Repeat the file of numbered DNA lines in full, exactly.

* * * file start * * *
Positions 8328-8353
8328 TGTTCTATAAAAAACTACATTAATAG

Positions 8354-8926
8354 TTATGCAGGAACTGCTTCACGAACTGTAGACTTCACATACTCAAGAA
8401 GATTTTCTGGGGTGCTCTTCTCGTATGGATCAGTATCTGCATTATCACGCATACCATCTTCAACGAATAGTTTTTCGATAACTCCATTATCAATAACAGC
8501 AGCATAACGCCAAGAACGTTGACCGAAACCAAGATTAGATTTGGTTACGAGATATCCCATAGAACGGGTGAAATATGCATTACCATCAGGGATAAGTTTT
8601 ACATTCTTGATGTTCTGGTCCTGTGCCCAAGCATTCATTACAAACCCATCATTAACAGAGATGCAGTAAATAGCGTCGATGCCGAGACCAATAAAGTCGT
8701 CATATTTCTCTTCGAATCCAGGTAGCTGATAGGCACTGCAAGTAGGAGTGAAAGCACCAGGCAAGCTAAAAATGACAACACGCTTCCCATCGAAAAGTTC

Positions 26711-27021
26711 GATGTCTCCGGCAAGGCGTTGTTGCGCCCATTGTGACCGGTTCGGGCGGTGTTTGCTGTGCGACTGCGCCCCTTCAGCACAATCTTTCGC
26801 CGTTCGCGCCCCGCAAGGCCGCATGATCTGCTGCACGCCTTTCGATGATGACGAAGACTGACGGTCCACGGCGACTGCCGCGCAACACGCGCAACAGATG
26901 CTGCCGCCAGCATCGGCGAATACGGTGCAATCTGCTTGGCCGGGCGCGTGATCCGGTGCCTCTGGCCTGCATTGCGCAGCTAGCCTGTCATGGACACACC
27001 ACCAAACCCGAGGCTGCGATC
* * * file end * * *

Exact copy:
Positions 8328-8353
8328 TGTTCTATAAAAAACTACATTAATAG

Positions 8354-8926
8354 TTATGCAGGAACTGCTTCACGAACTGTAGACTTCACATACTCAAGAA
8401 GATTTTCTGGGGTGCTCTTCTCGTATGGATCAGTATCTGCATTATCACGCATACCATCTTCAACGAATAGTTTTTCGATAACTCCATTATCAATAACAGC
8501 AGCATAACGCCAAGAACGTTGACCGAAACCAAGATTAGATTTGGTTACGAGATATCCCATAGAACGGGTGAAATATGCATTACCATCAGGGATAAGTTTT
8601 ACATTCTTGATGTTCTGGTCCTGTGCCCAAGCATTCATTACAAACCCATCATTAACAGAGATGCAGTAAATAGCGTCGATGCCGAGACCAATAAAGTCGT
8701 CATATTTCTCTTCGAATCCAGGTAGCTGATAGGCACTGCAAGTAGGAGTGAAAGCACCAGGCAAGCTAAAAATGACAACACGCTTCCCATCGAAAAGTTC

Positions 26711-27021
26711 GATGTCTCCGGCAAGGCGTTGTTGCGCCCATTGTGACCGGTTCGGGCGGTGTTTGCTGTGCGACTGCGCCCCTTCAGCACAATCTTTCGC
26801 CGTTCGCGCCCCGCAAGGCCGCATGATCTGCTGCACGCCTTTCGATGATGACGAAGACTGACGGTCCACGGCGACTGCCGCGCAACACGCGCAACAGATG
26901 CTGCCGCCAGCATCGGCGAATACGGTGCAATCTGCTTGGCCGGGCGCGTGATCCGGTGCCTCTGGCCTGCATTGCGCAGCTAGCCTGTCATGGACACACC
27001 ACCAAACCCGAGGCTGCGATC